What about living arrangements? Søren owned a home, inherited from his parents after they'd passed tragically within a week of each other, having contracted an obscure form of the flu during a trip to Niagara Falls for their second honeymoon.
What do you mean what about living arrangements? Hope had asked.
And Søren had hemmed and hawed and finally come around to saying that he didn't want to sell his parents' home if it came down to it. He'd grown up there, had many fond memories, and didn't want to leave it behind when he married.
Oh, of course, said Hope. I would never expect you to!
"Then if we married, you'd leave your employment and come to live with me?"
"I'd have to, wouldn't I, or you'd have to sell your parents house!" (This time they'd been speaking on the phone, while Søren walked along the edge of his yard kicking pebbles into the grass.) Then she laughed, a sweet, bright sound (nothing so musical as Kate's laugh, though,) and Søren realized with a sinking feeling (of foreboding) that he had not actually proposed and she had not actually accepted.
He couldn't think of a graceful way of just coming out with it, though, and he let the subject drop. So did she.
It was months before he felt confident enough to bring it up again, and when he did, he took another tact.
Maybe we should meet, he typed into his computer's message window.
Maybe we should! she replied.
But where would you want to meet? he asked. And when?
Oh, I don't know. Won't you lose money if you travel? You only get paid for the widgets you make, not the ones you don't. (LOL.)
She was parroting back to him his own words, which he'd often used as explanation and excuse for times when he had to cut their conversations short.
You could visit me, he suggested.
I could!
But when? We could watch for a sale on airfare. You could visit when the fares are cheap.
She agreed. And Søren watched the fares rise and fall, rise and fall, on Travelocity, Expedia, and Priceline. She never brought it up again. Søren's sense of foreboding grew. And grew.
One day, he could take it no longer. I have to see you! he wrote.
He wrote it in an email, so he could draft and redraft, without the temptation of hitting send before he had fully formulated his thoughts. I have to meet you! We've been calling each other lover for years now, and we've never met. What if there's no chemistry? What if when we talk in person we don't click at all?
I love you more than breath, but how do I know I really love you, when I've never met you. Maybe I just love the idea of you.
She wrote him a long, thoughtful reply, gently reassuring. Of course they should meet. Of course they should. Whenever he liked.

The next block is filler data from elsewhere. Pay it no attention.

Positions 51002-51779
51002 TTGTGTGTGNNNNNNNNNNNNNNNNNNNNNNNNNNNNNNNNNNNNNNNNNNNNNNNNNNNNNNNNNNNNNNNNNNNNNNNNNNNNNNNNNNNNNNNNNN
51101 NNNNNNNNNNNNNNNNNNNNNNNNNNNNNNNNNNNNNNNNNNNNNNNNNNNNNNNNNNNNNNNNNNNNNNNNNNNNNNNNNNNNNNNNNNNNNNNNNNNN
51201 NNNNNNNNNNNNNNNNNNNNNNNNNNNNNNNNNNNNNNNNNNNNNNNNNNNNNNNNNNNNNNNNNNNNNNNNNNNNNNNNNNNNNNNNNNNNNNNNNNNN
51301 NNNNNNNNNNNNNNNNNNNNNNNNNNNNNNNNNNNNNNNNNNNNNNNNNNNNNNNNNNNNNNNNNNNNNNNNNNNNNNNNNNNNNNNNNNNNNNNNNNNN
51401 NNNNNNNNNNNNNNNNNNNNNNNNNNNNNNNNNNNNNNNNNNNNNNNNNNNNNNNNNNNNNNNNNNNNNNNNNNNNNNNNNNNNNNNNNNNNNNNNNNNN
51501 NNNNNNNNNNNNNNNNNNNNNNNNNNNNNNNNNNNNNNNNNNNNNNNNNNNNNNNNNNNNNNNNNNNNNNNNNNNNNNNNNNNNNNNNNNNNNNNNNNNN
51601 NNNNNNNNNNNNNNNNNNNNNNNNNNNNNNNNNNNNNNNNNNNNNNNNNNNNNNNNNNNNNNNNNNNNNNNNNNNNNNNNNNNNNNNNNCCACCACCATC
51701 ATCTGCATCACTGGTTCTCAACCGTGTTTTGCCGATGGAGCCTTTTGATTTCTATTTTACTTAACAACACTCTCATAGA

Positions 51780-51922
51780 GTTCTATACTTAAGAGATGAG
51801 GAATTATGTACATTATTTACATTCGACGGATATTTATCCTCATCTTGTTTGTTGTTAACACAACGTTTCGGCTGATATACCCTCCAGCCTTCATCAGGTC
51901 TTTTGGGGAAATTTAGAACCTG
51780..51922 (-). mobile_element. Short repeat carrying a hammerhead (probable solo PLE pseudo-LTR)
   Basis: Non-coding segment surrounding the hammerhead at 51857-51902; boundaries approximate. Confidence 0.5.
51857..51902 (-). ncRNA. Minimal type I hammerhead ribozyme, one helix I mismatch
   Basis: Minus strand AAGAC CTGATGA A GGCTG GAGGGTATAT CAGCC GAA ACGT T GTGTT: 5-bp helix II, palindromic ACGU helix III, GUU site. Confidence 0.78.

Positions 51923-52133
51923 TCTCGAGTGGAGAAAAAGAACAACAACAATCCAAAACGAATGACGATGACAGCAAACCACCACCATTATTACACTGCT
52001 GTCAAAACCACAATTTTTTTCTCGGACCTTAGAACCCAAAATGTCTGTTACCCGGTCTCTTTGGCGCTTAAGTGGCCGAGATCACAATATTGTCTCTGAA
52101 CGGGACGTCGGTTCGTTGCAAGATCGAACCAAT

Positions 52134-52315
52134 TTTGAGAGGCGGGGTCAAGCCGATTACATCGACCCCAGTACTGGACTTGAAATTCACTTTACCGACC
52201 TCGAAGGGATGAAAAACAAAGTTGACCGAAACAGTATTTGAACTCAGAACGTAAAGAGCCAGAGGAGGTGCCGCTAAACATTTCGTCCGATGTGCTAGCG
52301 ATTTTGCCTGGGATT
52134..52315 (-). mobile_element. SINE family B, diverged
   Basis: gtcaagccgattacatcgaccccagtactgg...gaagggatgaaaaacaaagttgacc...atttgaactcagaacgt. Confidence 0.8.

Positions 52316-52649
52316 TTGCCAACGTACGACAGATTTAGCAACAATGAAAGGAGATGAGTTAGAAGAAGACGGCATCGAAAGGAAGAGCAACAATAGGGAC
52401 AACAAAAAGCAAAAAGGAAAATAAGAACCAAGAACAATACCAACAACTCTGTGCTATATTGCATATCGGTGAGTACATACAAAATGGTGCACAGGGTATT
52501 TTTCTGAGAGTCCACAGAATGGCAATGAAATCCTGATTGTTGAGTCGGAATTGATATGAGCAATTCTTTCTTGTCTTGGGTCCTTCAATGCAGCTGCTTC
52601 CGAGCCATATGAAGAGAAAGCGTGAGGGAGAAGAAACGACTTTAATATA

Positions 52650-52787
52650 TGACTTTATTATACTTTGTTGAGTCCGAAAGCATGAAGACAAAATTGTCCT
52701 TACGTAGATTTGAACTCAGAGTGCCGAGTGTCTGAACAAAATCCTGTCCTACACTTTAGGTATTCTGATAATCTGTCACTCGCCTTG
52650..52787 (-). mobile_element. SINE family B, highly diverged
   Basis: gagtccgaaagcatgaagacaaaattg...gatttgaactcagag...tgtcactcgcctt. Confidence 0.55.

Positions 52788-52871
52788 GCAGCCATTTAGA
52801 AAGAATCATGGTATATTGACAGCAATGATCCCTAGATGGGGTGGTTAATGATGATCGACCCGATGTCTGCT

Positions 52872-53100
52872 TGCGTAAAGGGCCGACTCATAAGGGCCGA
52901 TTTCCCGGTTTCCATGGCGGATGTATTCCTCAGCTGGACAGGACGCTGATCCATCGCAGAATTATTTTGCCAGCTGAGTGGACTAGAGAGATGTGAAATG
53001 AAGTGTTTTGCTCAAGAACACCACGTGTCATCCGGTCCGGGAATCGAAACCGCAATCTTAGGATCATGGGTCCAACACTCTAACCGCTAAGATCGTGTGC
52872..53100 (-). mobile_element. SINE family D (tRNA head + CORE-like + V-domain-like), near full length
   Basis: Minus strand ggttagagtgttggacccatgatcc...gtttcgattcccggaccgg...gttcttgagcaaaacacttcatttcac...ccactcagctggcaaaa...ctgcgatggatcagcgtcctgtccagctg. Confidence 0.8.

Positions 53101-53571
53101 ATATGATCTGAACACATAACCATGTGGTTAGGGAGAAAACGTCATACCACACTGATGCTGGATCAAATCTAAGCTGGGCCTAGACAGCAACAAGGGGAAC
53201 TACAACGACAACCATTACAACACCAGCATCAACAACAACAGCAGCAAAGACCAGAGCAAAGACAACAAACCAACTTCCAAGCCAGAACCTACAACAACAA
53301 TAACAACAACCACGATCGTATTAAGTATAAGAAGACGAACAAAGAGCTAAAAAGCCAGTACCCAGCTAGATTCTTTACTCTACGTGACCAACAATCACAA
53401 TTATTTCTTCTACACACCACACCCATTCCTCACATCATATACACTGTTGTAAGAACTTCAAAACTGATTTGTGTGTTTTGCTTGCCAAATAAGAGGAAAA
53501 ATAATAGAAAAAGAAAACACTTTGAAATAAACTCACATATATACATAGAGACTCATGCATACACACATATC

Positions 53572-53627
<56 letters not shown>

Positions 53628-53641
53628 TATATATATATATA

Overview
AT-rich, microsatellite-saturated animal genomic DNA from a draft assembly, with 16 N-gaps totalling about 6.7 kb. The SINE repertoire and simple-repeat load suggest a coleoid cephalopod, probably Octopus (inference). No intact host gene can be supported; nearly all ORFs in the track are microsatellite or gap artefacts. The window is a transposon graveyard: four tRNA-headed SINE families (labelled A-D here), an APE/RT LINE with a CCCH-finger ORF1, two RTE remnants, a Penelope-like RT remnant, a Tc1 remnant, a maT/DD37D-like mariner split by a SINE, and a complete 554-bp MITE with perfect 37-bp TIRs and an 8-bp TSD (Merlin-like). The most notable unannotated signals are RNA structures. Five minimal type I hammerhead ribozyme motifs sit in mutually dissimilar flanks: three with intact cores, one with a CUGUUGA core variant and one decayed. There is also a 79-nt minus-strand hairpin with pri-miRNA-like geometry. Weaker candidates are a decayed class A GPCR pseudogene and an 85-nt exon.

And so it was, Søren's sense of foreboding became so large that he had to take anxiety medication. But he did, and at his therapist's encouragement, he also took the steps necessary to meet the love of his life.
He'd been sending her holiday and birthday gifts for years. He looked up her address, bought tickets, and flew to Maryland.
He swallowed Xanax by the handful as the taxicab made its way along lonely highways. Then he arrived.
HOPE said the sign:
Human Ostensible Personality Emulator.
A.I. friends for lonely people.
The End
This story was first published on Friday, December 26th, 2014


I often write stories to explore why people do things I don't understand. After a couple of unhappy encounters with people who had befriended some alternate universe version of Terra LeMay and confused her with me, I began to wonder what it might feel like from the inside, to befriend someone who didn't exist--or if taken to the extreme to fall in love that way.

However, it was important to me to make the portrayal at least somewhat sympathetic. I wanted to find a way to relate to the character and understand what could make a person imagine an entire relationship where none existed.

Inspiration for the story didn't really hit me until I had a completely unrelated conversation with a friend about my favorite podcast narrator. Just like the main character in the story, I wish I could use text-to-speech software to create audiobooks and podcasts with the voice of my favorite narrator. I took that conversation, made some small changes, and built the character and the story around it. I suppose that makes this story equal parts character study and fan letter.

- Terra LeMay